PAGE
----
These factors are not necessarily critical for investors looking to reinvest dividends in XYLD. However, many investors in XYLD may retire or need a steady stream of income. XYLD can have a significant income stream during bull markets, but its dividend (and price) is likely to decline permanent during extended bear markets, as opposed to traditional stock ownership. In my view, it is critical that XYLD investors fully understand these risk factors and not simply buy the fund based on its historical performance — largely because it has not been tested during an extended bear market.
Stocks are likely in an extended bear market
There are no certainties in the markets, but a wealth of data and trends point to a lower stock market. Stocks fell in the first half of 2022 and rose in recent months as the inflation outlook softened with lower crude oil prices. However, equities faced another wave of declines following August’s CPI data, which suggested inflation may be more stubborn than previously expected. In addition, many long-term economic indicators are showing very negative signals, including consumer sentiment, the yield curve and the manufacturing PMI:
Consumer sentiment informs us of consumer strength, manufacturing PMI informs us of corporate strength and the yield curve signals bank strength. It is historically rare for all of these measures to be in an unfavorable position. In the case of 2008, consumer sentiment was weak while Federal Reserve stimulus caused the curve to steepen rapidly, benefiting banks and businesses. Banks and other businesses had a tougher time during the 2000 recession, but consumer sentiment was strong as Internet innovation increased. Consumer sentiment was also strong between 2017 and 2020 (pre-lockdown), while banks and businesses slowed. Still, as in 2008, the Fed’s stimulus measures during the lockdown ensured a quick recovery, but there was no lasting recovery in consumer sentiment.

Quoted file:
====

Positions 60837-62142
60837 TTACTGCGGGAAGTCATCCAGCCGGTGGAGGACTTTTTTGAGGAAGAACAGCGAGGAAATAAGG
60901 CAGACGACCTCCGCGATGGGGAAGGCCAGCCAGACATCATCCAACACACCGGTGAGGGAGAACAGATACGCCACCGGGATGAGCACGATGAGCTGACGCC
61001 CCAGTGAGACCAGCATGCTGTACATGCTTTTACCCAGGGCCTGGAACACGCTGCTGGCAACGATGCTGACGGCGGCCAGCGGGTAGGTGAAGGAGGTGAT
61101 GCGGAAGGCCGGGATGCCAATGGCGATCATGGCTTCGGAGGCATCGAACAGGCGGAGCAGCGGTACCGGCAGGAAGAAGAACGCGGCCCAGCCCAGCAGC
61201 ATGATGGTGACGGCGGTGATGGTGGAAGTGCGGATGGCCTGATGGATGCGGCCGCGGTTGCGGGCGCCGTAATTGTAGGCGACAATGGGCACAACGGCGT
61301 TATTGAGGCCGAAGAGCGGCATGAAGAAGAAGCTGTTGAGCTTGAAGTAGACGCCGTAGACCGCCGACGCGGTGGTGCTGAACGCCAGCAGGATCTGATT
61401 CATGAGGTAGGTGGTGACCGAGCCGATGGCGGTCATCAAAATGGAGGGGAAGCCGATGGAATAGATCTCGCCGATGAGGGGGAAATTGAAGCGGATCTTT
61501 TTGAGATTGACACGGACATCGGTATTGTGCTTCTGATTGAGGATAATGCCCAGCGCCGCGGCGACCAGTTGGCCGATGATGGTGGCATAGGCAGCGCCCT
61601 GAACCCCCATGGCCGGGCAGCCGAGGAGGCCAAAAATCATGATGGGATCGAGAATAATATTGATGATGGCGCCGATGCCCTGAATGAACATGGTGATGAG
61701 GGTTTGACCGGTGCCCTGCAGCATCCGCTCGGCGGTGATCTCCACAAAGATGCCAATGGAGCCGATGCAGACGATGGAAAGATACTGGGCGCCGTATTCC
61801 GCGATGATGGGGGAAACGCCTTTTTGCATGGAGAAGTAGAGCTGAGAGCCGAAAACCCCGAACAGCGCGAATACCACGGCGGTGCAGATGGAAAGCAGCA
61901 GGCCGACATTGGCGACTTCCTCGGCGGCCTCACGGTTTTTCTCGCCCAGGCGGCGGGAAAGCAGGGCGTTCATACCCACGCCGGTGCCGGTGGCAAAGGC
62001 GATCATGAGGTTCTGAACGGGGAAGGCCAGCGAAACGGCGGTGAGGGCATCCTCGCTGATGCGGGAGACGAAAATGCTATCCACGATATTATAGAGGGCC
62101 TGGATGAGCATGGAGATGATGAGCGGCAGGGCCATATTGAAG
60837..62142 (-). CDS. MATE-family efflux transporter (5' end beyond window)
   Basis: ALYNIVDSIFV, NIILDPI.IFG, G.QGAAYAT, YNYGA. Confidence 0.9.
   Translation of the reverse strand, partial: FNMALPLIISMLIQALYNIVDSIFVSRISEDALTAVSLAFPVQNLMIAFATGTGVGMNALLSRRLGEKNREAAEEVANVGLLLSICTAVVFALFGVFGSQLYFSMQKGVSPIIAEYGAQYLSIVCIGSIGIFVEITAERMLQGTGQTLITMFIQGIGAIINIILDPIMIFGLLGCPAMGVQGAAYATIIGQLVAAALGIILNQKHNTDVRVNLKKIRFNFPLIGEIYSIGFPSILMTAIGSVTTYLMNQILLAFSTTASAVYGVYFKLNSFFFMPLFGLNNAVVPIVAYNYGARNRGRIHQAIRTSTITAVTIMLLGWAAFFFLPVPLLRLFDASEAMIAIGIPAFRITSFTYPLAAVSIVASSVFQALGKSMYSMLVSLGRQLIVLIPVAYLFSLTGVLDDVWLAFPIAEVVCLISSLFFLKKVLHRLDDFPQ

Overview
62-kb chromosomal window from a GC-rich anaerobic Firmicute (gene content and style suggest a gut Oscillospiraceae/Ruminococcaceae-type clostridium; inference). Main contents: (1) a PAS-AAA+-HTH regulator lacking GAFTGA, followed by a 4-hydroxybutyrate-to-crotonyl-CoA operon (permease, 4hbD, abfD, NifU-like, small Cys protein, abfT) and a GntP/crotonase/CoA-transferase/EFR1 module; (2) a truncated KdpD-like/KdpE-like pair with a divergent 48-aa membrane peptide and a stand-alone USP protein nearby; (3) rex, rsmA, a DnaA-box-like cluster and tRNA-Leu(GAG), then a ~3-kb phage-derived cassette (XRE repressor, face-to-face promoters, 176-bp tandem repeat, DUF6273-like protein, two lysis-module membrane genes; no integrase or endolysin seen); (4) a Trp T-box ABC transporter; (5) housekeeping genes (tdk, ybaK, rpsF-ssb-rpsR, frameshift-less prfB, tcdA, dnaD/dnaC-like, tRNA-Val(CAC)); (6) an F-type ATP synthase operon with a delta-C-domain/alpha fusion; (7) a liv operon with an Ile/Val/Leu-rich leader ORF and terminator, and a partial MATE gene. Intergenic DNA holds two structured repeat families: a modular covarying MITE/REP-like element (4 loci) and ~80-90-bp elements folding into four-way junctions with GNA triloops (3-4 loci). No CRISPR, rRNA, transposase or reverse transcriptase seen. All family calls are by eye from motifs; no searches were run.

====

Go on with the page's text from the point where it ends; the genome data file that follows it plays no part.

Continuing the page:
The positive impact of the Fed’s immense stimulus appears to be over as the yield curve quickly returned to inversion after steepening in 2020 and the manufacturing PMI has declined. As the pace of quantitative tightening accelerates in September and beyond, I expect the deterioration for banks and corporates to continue to intensify. Consumer sentiment has edged up from extreme lows but is unlikely to recover any further given ongoing consumer price inflation.
Overall, this situation is very similar to the late 1970s and early 1980s – the last period when all three indicators were negative. Not surprisingly, this was also the last period in which inflation was near (or above) double digits, driven mainly by supply-side factors. During this time, the Federal Reserve’s efforts to cut consumer demand (to end shortages) had to become very aggressive. Importantly, there is very little the Fed, or government in general, can do to repair falls in overseas production, which means it must act to reduce consumption in order to moderate prices.
In my view, this economic situation does not bode well for the stock market as rising costs make it difficult for companies to maintain profit margins. Initially, companies were able to pass the cost on to customers, but the collapse in real wages and savings implies people are unlikely to pay higher prices – meaning many companies are likely to see margins or revenue declines. Stock prices are ultimately tied to earnings prospects. I don’t think most investors or analysts have priced in the potential long-term earnings decline that can occur if the wage-price spiral widens or interest rates stay high for longer.
The final result
I believe that XYLD is a bad investment in general that may be unsuitable for many income investors. XYLD’s dividend and capital are likely to face permanent declines if the stock market bear market lasts much longer, as covered calls “limit” gains from bear market rallies. This factor may not be essential for XYLD investors looking to reinvest dividends, but those who withdraw dividends may soon find that the stream of income drops off dramatically.
The stock market could be in for a sustained recovery that will protect XYLD’s capital and dividend. However, when I look at the economic and financial trends related to consumption, business activity and banking, I believe it is clear that the economy is in a stagflationary environment. This environment usually means that employment levels can remain high even if the economy slows and profit margins collapse (see wage-price spiral). If global events cause scarcity to increase further, this trend may become even more aggressive. In my view, this economic situation is necessary for the long-term health of the US economy (since inflation indirectly reduces debt and boosts domestic manufacturing) but is likely to result in a long-term decline in financial asset valuations. Additionally, I believe the mechanics of covered call investing give XYLD greater negative exposure to this potential.